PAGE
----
All in with OUR/IM – Digging in to Planning – Part 1

Spinning my wheels

Is anyone else is finding themselves filling their time with things besides actually planning lessons? I have definitely been falling into that. In the last couple weeks I have made carefully color coded pacing calendars for 8th grade. Here was my first version:

Notice how awesomely the unit colors match the book colors. Made me so happy.
This one looks great on my computer screen, but when I printed it, my printer did not translate colors well. So I spent about 3 more hours and what seemed like a full ream of paper until I got it to print in colors I was happy with. Here is that version.

Then I made a binder with color coded tabs by unit for my teaching notes. Then I added lesson tabs to my copy of the Unit 1 teacher’s edition. Then I decided I wanted to do the same for my student edition. Now I have decided that tabs on the side were maybe a bad idea, because they get bent on the shelf. So I begin contemplating moving all my tabs to the top.

If I was a classroom teacher I am sure I would also be spending time on labeling my storage bins, creating file folders, deciding on how to arrange desks, handle geometry toolkits, etc, etc. And all those things would be awesome and make it easier to stay organized as the year progressed. But none of those things alone help me know what I am going to say when the students are sitting in front of me.

So wherever you are in your prep, at some point you need to evaluate the time you have left and say, “Enough of the side dishes. Time to dig in to the lessons themselves.”

How to begin

The experience of planning feels a little different to me now that I have a print teacher’s edition. This January I planned a bit of Grade 8 Unit 1 using materials I was looking at online. This summer I am planning with a hard copy of my teacher’s edition in hand. To be fair, 100% of the teacher edition material is on line. But the way the teachers editions are put together helped me personally not skip important steps, and allowed me to make notes and highlight questions and ideas I wanted to make sure to include when I ran the lesson. Here is a picture of the table of contents for my Grade 8 Unit 1 teacher’s edition:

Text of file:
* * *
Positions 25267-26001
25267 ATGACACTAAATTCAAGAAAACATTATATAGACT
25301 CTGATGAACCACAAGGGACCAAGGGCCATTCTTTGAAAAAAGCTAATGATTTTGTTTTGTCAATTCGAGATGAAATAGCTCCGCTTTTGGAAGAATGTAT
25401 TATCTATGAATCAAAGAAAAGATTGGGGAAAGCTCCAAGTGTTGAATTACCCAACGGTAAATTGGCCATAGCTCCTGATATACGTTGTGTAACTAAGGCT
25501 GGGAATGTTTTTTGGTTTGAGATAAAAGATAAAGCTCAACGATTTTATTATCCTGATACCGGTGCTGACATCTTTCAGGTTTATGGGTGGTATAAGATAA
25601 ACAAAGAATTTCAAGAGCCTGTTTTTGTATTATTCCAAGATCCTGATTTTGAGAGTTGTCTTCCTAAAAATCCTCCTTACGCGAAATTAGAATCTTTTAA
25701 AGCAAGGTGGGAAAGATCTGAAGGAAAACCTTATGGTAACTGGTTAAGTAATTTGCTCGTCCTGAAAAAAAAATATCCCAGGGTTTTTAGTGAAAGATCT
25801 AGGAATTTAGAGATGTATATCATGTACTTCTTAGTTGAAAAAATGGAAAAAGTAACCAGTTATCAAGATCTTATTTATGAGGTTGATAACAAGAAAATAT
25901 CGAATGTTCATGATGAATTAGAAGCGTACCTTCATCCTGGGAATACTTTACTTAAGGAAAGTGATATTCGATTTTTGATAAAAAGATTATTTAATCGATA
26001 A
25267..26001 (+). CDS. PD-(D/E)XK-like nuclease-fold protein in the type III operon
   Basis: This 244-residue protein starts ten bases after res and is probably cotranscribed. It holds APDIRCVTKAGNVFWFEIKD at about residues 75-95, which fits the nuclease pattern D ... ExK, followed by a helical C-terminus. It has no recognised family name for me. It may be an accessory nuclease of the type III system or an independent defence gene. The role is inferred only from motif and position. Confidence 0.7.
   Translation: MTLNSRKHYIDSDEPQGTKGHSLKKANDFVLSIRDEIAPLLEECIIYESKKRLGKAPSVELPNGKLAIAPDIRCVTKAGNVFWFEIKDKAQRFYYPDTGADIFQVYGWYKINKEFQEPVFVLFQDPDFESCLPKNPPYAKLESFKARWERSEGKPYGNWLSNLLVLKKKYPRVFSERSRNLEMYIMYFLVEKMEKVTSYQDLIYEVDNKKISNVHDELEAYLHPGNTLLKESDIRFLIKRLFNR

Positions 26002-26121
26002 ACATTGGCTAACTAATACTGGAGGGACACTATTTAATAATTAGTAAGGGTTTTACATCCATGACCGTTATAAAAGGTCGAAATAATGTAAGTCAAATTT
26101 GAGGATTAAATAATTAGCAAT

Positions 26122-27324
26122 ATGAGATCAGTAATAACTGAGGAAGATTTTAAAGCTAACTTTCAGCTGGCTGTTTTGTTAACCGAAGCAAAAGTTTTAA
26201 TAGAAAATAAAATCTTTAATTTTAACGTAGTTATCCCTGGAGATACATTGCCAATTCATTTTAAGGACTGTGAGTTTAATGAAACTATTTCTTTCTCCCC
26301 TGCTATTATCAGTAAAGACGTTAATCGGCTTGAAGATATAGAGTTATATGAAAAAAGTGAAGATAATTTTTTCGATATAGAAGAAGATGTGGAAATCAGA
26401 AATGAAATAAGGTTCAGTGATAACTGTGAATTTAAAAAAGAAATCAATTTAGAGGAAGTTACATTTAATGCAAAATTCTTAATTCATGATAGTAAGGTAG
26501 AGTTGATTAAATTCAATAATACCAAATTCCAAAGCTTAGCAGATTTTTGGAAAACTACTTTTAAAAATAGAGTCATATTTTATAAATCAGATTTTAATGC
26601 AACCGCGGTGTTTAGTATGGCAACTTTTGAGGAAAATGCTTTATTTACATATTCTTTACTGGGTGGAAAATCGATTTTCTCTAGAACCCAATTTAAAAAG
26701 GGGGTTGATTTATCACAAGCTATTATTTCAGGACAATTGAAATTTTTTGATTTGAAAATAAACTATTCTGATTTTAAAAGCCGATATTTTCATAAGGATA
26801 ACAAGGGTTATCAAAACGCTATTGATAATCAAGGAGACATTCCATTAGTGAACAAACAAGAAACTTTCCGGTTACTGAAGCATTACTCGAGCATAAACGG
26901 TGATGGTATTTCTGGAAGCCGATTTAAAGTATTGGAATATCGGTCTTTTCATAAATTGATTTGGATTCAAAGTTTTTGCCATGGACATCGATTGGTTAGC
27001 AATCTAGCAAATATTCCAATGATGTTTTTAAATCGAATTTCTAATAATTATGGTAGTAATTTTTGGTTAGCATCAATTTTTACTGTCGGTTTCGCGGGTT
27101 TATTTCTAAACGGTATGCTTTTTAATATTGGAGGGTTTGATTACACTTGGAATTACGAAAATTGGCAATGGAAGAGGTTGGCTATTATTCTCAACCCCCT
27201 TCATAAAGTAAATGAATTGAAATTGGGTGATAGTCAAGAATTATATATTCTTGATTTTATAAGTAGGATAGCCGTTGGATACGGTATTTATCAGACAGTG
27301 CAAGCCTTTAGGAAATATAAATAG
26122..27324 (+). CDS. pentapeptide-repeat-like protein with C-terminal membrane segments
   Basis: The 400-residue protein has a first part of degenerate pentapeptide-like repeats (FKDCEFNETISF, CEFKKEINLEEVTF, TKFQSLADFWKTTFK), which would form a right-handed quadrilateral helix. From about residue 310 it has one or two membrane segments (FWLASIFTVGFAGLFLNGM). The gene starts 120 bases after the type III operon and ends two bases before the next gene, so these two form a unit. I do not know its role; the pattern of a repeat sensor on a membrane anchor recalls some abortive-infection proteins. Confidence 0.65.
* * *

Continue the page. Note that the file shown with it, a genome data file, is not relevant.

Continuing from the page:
table of contents

Step 1: Unit Overview

So I started at the beginning and read the Unit Overview. I underlined, circled and highlighted the things that I wanted to remember and come back to just before we start the unit. I made a list of terms that students would be learning in the unit, and I added post-its to things I did not understand or wanted to read more about.

8.1 overview

In the picture above, the post-it quotes “Experimentally verify the properties of transformations, reflections and rotations.” I wondered which properties in specific. To resolve this I looked at the 8th grade common core standards for Geometry. Because I am obsessively thorough, I also talked to some knowledgeable friends who suggested I read the 6-8 Geometry progression documents from Achieve the Core. Any of these are good options for your questions as you plan. The facebook community, Open Up Resources 6–8, by Illustrative Mathematics is a great place to look for knowledgable friends.

Here is what I found:

Screenshot (7)

“Which properties?” was answered right there, under the main standard. Yeah!

Being an old high school teacher, I wanted to also include that reflections carried a point perpendicularly and an equal distance across the line of reflection. When experimenting, students might notice that, but it is not an 8th grade standard and I do not need to add that detailed definition at this point. I share this because no matter which grade or which unit you are teaching, it is easy to overteach. So as you begin to go through the unit, it is important to decide what you are actually responsible for. This is the number one thing you can do to make sure you are able to make it through the whole year of curriculum. Good news – The reason there is only one post-it on that page is because all my other questions were answered as I read the materials included with the curriculum and worked through the rest of my planning.

Step 2: Assessments